- Corey Schwamman was 19 when he drove two friends to a gas station and stayed in the car while his friends attempted to commit several robberies. Now 28 years later, he resides in Mosinee and works as a welder.
- Benjamin Seipel was 21 when he was found with controlled substances and drug paraphernalia. He now resides in Mequon, has maintained his sobriety, and is the general manager of a wakeboard products manufacturer.
- Myron Smith was 19 when he was pulled over and officers found him with controlled substances. He now resides in Milwaukee and founded a home healthcare agency with his wife.
- James Sterner was 18 when he failed to pull over for an officer who recognized his car as unregistered. Now 25 years later, he resides in Ripon, volunteers locally, and works in utilities.
- James Stevens was 17 when he used his employer’s master key to take a truck for a joyride, driving through a company fence. Nearly three decades later, he now resides in Merrill with his family and owns a successful tattoo shop.
- Brian Taylor was 20 when he broke into several apartments, stealing cash, change, and prescription medications. He now lives in Griffin, Georgia, has maintained his sobriety, and works as a counselor for a faith-based boarding school for struggling teens. The district attorney’s office supports his pardon.
- Catherine Tease was 19 when she worked at a shoe store and falsified refunds for herself. Nearly four decades later, she now resides in Manitowoc working as a health and well-being educator at the University of Wisconsin-Green Bay, Manitowoc Campus.
- Marsha Vann was 25 when she failed to return to the Milwaukee County House of Correction after being released for childcare purposes. Several years later, she robbed someone with a weapon, and 15 years later, again failed to return to the House of Correction after being granted work release. She now resides in Milwaukee, and since receiving treatment for substance use disorder, she has obtained an associate and bachelor’s degree and works in the drug treatment field. The district attorney’s office supports her pardon.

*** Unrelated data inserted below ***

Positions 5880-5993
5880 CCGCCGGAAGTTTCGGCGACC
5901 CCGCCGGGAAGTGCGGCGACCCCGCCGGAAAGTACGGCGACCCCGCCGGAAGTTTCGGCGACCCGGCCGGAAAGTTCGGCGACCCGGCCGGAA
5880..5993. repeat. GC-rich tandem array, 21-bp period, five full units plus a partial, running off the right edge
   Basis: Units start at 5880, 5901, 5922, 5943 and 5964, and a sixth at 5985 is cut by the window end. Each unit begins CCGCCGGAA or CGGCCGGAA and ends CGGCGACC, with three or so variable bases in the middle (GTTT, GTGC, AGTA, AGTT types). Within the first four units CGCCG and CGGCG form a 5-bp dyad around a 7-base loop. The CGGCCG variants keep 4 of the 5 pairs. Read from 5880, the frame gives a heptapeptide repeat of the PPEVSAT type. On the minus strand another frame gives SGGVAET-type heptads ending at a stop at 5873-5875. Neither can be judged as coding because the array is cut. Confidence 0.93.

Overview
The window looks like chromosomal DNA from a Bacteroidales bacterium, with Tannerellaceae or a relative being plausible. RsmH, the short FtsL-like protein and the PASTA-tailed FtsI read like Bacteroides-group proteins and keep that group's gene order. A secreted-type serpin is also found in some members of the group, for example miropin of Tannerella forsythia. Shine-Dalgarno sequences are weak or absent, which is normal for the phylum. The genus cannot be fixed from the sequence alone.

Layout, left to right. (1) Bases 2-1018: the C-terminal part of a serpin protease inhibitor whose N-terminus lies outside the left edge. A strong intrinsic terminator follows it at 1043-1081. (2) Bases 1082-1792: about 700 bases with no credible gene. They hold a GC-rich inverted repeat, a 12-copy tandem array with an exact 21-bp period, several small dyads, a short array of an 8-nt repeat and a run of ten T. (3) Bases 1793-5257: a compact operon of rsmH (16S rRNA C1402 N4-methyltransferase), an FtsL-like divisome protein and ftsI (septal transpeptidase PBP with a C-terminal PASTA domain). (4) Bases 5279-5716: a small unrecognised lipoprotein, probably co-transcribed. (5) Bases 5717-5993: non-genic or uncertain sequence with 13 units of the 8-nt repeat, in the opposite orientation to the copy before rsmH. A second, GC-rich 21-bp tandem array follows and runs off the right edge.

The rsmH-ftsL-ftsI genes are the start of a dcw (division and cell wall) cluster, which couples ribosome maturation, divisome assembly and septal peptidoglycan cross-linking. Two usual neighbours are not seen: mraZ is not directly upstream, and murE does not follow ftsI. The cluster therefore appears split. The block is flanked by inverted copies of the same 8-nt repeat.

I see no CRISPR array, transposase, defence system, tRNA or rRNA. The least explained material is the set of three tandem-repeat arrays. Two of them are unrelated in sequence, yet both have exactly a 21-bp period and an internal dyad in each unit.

- Joseph Vaughn was 19 when he found a checkbook in someone’s driveway and fraudulently cashed two checks. Four decades later, he now resides in Pleasant Prairie and volunteers with local sports and youth programs. The district attorney’s office supports his pardon.
- Kristin Waite-Labott was 38 when she attempted to use a fraudulent prescription to obtain a medication. She now resides in Hales Corners, has had her nursing license reinstated, and works in healthcare, specifically helping other medical professionals who have struggled with substance use disorder. The district attorney’s office supports her pardon.
- Joshua Webb was 18 when he broke into a dog daycare center with friends and stole cash. Several weeks later, he and his friends broke into a used car dealership, taking money, candy, and soda. He now resides in Pulaski and works as a team supervisor for a keg company.
- Quentin Williams was 16 and driving a group of friends when an individual in a separate car made an obscene gesture, causing Williams to chase them and injure a pedestrian, who supports his pardon. Now 25 years later, Williams resides in Milton with his family.
- Gary Wilson was 38 when he worked at U-Haul and used his credentials to enter the store after hours to steal money. He now resides in Milwaukee, working as an automotive technician and is an active member of his church.
The Wisconsin Constitution grants the governor the power to pardon individuals convicted of a crime. A pardon is an official act of forgiveness that restores rights lost when someone is convicted of a felony, including the right to serve on a jury, hold public office, and hold certain professional licenses. A pardon does not expunge court records.
Under Executive Order #30, individuals convicted of a Wisconsin felony may apply for a pardon if they completed their sentence at least five years ago and have no pending criminal charges. Individuals currently required to register on the sex offender registry are ineligible for a pardon. Executive Order #130 established an expedited review process for applications that meet stricter criteria, including a greater length of time elapsed since sentence completion and nonviolent nature of the offenses.
The pardon application, instructions, and answers to frequently asked questions about the pardon process can be found on the governor’s website at www.evers.wi.gov/pardons.
The Governor’s Pardon Advisory Board meets twice a month. The next meeting will take place on Fri., May 13, 2022. These hearings will air on wiseye.org/live and on YouTube from 8:30 a.m. to 3:30 p.m.